Every weekend morning, I am always in the wait for the food I will eat for breakfast. In those moments of annoying hunger, they remind of Negrénse delicacies I miss so much. Oftentimes, if resources allow, I would cook some of those dishes I miss but one problem that often gets on the way is that these delicacies are rare. Negrénse or Ilonggo food for that matter is a play of flavors ranging from sour, sweet or mildly spicy. Perhaps this is because of the prevailing type of plants growing in Negros Island. The forested areas of Negros sports the most diverse kinds of spices or sour fruits that give a distinct flavors to Negrénse food. It has been known that wild boars caught from the forest of La Carlota or wild chicken commonly known as bisaya ng manok burts in to flavor because of their diet consisting of these spices. My parents or my titas would ask anyone coming to Manila from Bacolod to bring things like ubad sang saging (banana core) and tanglad (lemongrass) that I mentioned in my previous blog, the famed batwan, or bangkiling. Because of their flavor enhancing qualities, they constitute a vital ingredient in Negrénse cuisine but the only problem is that they are rare in Metro Manila and seldom appear in Cubao or Market-Market.
Batwan for example is commonly used to give flavor to cansi or for its sourness in tinula nga manok o isda (broiled chicken or fish). This fruit grows on a tall forest tree and bears a dark green fruit when mature. The baboy ramo (Visayan warty pig) is known to have a rich flavor because it has a diet of fallen batwan that is abudant in the forests of Negros. It is known that some houses of hacienderos grow two of these trees in their backyard for their consumption. As I have read from another blogger, this is a superstition that is attached to batwan. Because of its rich sour flavor, it is often attached to the phenomena of abudance and sourness of life. Primarily, they are grown in two’s to facilitate faster flowering and fruit bearing. Some Negrénse houses in Manila especially in Forbes or Ayala Alabang are characterized with these kinds of trees for their own consumption of Negrénse dishes. According to my Mom, they would usually buy candied ones near their school for their recess break or wash some fresh ones to eat with coarse rock salt. Batwan goes well with sinigang that sometimes, sinigang made from iba or kamias would just be dismissed as a weird sort of concoction. Speaking of iba, I have made a perfect concoction of kamias juice when I was young, slightly sour, alcoholic but sweet when mixed with muscovado. Even with its abundance in Manila, it is often a rare commodity that can only be found seasonal and peddle by business-minded vendors that are often Negrénse or Ilonggo. This fruit would often be on the list of must-brings that my tita would ask from me when I spend a week in my hometown.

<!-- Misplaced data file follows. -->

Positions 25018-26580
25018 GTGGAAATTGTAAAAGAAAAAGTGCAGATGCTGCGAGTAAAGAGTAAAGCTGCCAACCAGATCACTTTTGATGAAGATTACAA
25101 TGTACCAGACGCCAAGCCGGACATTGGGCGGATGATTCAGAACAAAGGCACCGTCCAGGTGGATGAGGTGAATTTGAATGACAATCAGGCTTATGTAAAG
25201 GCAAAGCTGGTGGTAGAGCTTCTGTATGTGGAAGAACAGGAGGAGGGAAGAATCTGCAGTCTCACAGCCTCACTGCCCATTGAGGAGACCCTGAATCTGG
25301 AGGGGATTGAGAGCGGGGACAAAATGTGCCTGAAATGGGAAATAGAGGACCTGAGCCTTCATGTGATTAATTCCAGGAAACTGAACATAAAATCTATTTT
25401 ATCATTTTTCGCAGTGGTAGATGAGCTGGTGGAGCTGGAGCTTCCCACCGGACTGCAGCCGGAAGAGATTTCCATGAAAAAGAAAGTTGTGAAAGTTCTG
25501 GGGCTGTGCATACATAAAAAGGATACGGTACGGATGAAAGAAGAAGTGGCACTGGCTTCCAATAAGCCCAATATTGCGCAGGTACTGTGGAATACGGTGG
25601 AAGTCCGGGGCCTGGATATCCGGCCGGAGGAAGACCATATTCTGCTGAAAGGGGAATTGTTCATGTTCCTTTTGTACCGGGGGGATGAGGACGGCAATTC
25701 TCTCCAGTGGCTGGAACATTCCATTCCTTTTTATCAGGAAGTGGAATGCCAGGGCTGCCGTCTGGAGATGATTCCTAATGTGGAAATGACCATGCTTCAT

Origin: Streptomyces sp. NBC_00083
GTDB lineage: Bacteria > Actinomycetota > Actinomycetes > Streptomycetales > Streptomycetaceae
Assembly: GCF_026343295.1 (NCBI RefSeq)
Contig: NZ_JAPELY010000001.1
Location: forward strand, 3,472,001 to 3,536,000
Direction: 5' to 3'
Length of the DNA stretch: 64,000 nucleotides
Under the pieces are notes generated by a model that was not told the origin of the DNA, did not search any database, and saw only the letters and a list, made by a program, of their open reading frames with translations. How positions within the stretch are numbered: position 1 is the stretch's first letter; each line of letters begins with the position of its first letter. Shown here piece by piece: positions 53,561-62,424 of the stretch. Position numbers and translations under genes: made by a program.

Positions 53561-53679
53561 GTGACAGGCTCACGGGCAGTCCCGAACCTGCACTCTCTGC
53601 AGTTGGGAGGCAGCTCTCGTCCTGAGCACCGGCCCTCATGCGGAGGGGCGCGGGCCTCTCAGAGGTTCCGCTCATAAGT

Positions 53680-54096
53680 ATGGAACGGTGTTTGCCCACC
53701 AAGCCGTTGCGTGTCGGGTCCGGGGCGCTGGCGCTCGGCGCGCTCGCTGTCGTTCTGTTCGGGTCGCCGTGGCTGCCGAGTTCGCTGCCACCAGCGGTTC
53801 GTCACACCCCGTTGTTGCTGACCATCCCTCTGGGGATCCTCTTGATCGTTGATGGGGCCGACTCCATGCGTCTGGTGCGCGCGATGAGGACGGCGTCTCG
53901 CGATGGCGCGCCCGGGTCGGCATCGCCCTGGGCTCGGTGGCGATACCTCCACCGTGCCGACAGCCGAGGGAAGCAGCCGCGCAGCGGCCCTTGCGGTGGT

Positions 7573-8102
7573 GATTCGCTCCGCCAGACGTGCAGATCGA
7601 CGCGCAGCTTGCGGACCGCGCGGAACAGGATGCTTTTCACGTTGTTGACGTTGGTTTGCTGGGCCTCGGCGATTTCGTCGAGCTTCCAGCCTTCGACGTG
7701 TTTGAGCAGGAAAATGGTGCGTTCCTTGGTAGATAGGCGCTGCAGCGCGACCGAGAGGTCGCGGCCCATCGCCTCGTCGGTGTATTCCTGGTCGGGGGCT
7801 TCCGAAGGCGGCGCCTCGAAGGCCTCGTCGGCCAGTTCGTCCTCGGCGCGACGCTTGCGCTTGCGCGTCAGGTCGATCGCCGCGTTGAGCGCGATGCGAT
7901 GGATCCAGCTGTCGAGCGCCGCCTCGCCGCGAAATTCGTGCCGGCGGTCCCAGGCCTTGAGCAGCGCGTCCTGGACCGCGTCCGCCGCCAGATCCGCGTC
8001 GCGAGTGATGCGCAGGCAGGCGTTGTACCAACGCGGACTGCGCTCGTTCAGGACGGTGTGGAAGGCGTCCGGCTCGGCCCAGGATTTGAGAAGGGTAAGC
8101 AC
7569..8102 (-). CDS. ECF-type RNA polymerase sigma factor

Bangkiling on the other hand is another kind of sour fruit that has the resemblance of some cross between green baby tomatoes and grapes. Like batwan, bangkiling is abundant in the foothills of Mt. Kanlaon or the forested areas of Negros. Game birds found in Negros or again, the baboy ramo, has this fruit as one of their staple. Though I heard this also grows in Ilocano-speaking areas or the house of Negrénse descendants in Batangas, I rather find this rare as well in Metro Manila mercados or wet markets. Though sour, I experienced eating this because it has a soft consistency. The flavor that comes close to this is kamias but bangkiling has a more pronounced sour flavor that is often candied as well or eaten as is with coarse rock salt. Though can be used in sinigang like kamias, bangkiling is often used in paksiw (vinger-cooked) to enhance flavor. I have chanced upon paksiw nga tulingan (vinger-cooked jack tuna) cooked with bangkiling instead of the Batangueño dried kamias. As some Negrénse have told me, this is also good with paksiw nga lukon (vinegar-cooked prawns). This tree is most memorable to me because my mother’s tiyays (aunts) has this abundant in their house in Victorias City, Negros Occidental that is situated beside an elevated portion of the riverside. My fiesta experience in Victorias City would not be complete without picking this fruit either to eat or just play with. As I have discovered, I can also concoct a flavorful juice blend from a mix of Japanese guava juice, kalamunding (calamansi) juice and of course the extracts of bangkiling mixed with muscovado or cane juice. If I would be given a chance to visit my Mom’s tiyays in Victorias City or the organic market in the foothills of Mt. Kanlaon, I would not hesitate to bring some back to Manila.
It is a shame that I can only enjoy some of these native ingredients in Bacolod City. There are days that I wish they would become abundant in Manila as a bulong sa hidlaw (cure for homesickness) which my fellow Negrénses could attest. I have heard that ECJ Farms owned by Eduardo “Danding” Cojuangco in Pontevedra produce some batwan but fruits like bangkiling can only be found abundant in the mercados of Bacolod and overflowing in the tiempo tienda (market day) of nearby towns. ECJ farms unfortunately markets batwan as a puree instead of the whole fruit form as much to my dismay. Negrénse organic products include batwan and bangkiling in the list of organic produce. I just hope that the Province of Negros Occidental would empower farmer’s cooperatives to grow fruits like these to raise much of these to sell in Manila. With the growing number of Negrénses and our kasimanwa Ilonggos here in Manila, this would be a big hit. If I have the chance to plant a sizeable farm, I would surely have these two together with lemongrass as an option to cultivate. I hope I’d chance upon some of these in the upcoming Negros Trade Fair in Rockwell.